“Best known as Shorty, or Short, grinning ornery Marven Brabb towered above most with diverse abilities.”
Last week Shorty, a New Year’s Day baby in 1928, passed away at 93-years of age. Until a few months ago, Shorty had continued daily care of his straight Hereford cow herd. Time had taken toll, but Shorty with walking canes remained himself, jovial, mischievous, knowing, heartfelt concerned.
Then serious health incapacitated Shorty forcing him off his beloved farm into a care home. For a while, Shorty would visit briefly when called, but lost interest in what was happening “back home.”
His cattle were dispersed and then machinery, a large assortment of tools and household were sold at auction. Uncertain if Shorty was even aware but difficult time for friends watching his life’s toil going under the gavel.
It must be 45 years since first meeting Shorty who enjoyed off farm work for the lumberyard. Anything needing built or repaired; he had the ability and always seemed eager to do the task.
At a purebred Hereford sale, Shorty with his big smile bought a top bull. Sadly the ring man who he’d done a number of jobs for didn’t even know his name. It’d always just been “Shorty,” but Marven Brabb was never forgotten after that.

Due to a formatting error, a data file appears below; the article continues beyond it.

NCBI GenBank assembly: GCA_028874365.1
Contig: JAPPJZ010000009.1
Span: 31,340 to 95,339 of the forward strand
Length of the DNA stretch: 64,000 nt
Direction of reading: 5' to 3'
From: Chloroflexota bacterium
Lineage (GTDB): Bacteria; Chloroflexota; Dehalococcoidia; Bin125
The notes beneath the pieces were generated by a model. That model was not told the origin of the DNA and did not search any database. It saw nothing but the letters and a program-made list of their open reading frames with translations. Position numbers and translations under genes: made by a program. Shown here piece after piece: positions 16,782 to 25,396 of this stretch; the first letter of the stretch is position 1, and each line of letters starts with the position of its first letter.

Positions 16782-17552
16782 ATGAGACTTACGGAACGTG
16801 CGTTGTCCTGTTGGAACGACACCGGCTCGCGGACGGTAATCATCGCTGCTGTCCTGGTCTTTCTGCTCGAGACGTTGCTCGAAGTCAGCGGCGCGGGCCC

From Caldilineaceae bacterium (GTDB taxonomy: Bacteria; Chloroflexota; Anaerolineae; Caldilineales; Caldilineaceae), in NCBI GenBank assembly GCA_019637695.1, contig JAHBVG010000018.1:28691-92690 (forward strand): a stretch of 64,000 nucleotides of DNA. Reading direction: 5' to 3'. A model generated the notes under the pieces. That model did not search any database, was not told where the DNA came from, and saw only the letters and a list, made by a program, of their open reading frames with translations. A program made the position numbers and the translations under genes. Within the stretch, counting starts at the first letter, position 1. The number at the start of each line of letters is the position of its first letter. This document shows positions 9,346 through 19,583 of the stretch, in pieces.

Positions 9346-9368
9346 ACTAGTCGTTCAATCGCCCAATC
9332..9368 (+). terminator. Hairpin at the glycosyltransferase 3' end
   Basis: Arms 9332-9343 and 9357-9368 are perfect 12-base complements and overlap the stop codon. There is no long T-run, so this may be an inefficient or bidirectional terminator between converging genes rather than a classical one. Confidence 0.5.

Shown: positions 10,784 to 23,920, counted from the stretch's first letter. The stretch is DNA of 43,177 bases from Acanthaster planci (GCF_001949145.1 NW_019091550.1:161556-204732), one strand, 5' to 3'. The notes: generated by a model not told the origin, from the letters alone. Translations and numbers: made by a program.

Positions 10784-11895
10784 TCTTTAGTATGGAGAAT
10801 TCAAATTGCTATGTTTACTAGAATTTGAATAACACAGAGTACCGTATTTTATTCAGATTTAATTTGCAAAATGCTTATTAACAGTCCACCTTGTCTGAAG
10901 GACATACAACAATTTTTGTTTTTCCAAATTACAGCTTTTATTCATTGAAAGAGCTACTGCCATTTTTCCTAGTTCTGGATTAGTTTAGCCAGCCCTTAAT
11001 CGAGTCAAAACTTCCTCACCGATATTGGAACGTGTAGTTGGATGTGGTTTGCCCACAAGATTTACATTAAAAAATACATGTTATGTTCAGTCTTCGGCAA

The old barn had two grain bins, milk cow stanchions, three workhorse stalls and a lean-to. Shorty renovated made them into nine riding horse stalls with his uniquely-designed two-by-six gates inside Dutch doors.
For the annual livestock field day including 25 Quarter Horse sales, it was Shorty who always helped get ready. Any fence and building repairs were his assignment, along with a fresh coat of red paint on the barn. In his 80s, he’d jaunt right up that 24-foot extension ladder with his spray gun paint thinned with gasoline.
For any special project or advice needed, Shorty was called. He repaired machinery, replaced all the worn disc blades, even fixed a saddle when the tree was broken.
Passing of wife June in 2008 after nearly 61 years of marriage did set Shorty back. But his four children, grandkids, great-grandchildren and great-great-grandchildren still made those bright eyes twinkle.
Hard working talented friends like Shorty are impossible to replace.
Reminded of Second Samuel 1:26: “Crushed by your death, oh what a friendship yours was.”